Do you believe in the financial center project?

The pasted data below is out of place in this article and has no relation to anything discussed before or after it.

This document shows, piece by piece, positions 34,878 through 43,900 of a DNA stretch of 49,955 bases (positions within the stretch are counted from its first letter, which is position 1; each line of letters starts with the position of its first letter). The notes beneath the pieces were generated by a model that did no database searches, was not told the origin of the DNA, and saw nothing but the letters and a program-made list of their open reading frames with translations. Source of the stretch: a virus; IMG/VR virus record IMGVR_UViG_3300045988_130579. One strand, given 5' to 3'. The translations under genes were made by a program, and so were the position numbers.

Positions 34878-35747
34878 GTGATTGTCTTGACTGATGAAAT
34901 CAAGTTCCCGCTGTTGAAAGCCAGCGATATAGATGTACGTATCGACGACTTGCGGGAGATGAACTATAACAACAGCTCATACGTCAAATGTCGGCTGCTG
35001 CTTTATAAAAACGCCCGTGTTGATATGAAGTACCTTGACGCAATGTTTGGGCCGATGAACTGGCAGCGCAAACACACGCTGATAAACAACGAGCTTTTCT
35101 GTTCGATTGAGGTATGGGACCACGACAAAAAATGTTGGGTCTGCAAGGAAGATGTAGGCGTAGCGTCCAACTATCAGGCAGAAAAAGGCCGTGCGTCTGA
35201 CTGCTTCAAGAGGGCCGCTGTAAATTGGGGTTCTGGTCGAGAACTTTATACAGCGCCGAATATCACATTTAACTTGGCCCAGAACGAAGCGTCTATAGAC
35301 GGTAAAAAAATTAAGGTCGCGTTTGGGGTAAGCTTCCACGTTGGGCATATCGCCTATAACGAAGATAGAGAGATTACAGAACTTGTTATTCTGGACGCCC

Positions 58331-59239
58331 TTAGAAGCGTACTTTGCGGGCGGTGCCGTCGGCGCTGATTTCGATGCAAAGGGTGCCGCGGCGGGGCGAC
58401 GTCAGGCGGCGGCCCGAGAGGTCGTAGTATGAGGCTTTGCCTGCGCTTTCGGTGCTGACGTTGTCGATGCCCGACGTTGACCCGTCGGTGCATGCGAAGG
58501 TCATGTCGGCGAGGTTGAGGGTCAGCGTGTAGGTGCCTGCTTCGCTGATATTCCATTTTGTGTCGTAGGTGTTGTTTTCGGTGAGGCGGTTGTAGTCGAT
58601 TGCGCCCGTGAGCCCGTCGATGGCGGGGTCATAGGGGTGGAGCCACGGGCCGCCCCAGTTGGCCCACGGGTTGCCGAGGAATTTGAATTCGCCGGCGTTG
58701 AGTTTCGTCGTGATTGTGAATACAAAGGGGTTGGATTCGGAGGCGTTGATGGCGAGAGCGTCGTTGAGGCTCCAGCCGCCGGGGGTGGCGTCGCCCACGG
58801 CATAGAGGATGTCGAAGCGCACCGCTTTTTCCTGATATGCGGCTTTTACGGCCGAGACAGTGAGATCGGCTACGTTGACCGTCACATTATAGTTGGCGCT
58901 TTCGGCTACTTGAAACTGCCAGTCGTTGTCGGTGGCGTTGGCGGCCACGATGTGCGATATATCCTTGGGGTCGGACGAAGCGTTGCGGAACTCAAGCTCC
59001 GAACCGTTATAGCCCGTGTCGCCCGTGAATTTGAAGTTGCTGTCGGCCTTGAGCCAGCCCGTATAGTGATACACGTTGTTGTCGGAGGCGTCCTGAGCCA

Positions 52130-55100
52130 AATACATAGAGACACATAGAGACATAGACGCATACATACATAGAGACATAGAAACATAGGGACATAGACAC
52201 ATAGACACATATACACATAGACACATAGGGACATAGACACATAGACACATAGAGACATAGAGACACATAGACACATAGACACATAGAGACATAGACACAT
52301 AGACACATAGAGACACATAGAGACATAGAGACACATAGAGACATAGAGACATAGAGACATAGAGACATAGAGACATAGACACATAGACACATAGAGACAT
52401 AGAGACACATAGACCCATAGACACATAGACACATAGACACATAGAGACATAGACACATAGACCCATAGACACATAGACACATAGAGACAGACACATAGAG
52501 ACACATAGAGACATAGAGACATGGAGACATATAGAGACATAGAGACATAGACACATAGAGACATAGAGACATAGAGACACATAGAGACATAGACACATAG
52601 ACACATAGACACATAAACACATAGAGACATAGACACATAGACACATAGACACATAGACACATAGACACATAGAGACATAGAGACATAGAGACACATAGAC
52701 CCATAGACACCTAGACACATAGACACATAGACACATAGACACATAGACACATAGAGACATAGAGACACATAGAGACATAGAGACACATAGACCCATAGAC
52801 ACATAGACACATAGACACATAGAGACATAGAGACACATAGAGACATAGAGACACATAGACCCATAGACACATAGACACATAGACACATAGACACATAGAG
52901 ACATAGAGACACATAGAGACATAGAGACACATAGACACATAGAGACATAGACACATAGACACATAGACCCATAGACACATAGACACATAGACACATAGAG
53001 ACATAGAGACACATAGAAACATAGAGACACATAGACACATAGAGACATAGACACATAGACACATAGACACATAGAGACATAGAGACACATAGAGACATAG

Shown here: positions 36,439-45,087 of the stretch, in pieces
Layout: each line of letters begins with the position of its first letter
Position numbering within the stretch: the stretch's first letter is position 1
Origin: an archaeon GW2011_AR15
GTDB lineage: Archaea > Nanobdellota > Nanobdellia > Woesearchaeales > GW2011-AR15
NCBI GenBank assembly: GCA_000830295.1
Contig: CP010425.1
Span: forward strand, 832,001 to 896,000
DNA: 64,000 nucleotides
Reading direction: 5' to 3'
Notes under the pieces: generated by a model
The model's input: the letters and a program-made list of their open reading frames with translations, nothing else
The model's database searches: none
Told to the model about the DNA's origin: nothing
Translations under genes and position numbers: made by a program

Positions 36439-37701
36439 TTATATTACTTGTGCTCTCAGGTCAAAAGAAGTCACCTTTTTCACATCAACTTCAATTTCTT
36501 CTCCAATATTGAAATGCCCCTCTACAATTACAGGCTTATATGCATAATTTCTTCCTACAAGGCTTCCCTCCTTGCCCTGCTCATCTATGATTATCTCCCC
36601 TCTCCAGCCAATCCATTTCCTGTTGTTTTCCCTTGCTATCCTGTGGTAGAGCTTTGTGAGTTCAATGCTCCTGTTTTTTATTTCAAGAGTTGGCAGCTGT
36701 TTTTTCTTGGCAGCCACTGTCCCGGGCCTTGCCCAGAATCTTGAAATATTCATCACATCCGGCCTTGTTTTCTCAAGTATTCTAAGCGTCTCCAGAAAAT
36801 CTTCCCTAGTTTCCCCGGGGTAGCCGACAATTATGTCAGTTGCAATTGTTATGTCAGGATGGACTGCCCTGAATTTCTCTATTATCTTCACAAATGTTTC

On the whole, I am a big optimist. As a person who has implemented or helped bring to fruition a number of projects that no one believed in – be it the creation of an independent investment bank in Russia, the foundation of a unique business school for Russian and foreign students, or the creation of the first civil aircraft since the fall of the Soviet Union using an international corporation as a basis for this – I can say that Moscow has an enormous amount of advantages which will help it to become an international financial center. However, this won’t happen by itself. To capitalize on the advantages, we will need a systematic approach and a strong inner desire to carry out our plan. Also, I think that Moscow could become an international financial centre because there are only a few cities like it – the others being New York, London, Shanghai, and a couple more. With all due respect, the cities outside of that group are not on the same level in terms of energy, possibilities for business, and the amount of money going round. I have been travelling to Davos for a number of years now and for the past few years the same thing has been discussed: when is everything going to fall apart? It just can’t go on any longer! Many people predicted that in 2012 a global economic crisis would take place that would dwarf the 2008-2009 crisis. People even talked about the end of the world. Nothing happened. There are a lot of sore points in the world. I think that people are so frightened that soon everything will go very wrong that they have psychologically exhausted themselves by waiting for disaster. There are a lot of positive things, and on the whole people want to think positively. In my opinion, 2013 could be a very interesting year for everyone, including Russia. For example, a possible review of our investment rating. Despite the fact that the growth rate of our economy is slowing and the pension, judicial and other systems are experiencing big problems, Russia has enormous chances to make a breakthrough. Today, the spread between the value of equities of Russian companies and those of foreign companies from the same sectors is high. You can talk about Russia’s shortcomings over and over again, but that spread is still skewed. It’s perfectly clear that investors need to be sent specific signals so that they finally decide that it’s wrong. You could be completely confident that Russia had a good chance to continue growing economically, yet nevertheless fail to seize that chance – this has happened to us many times before.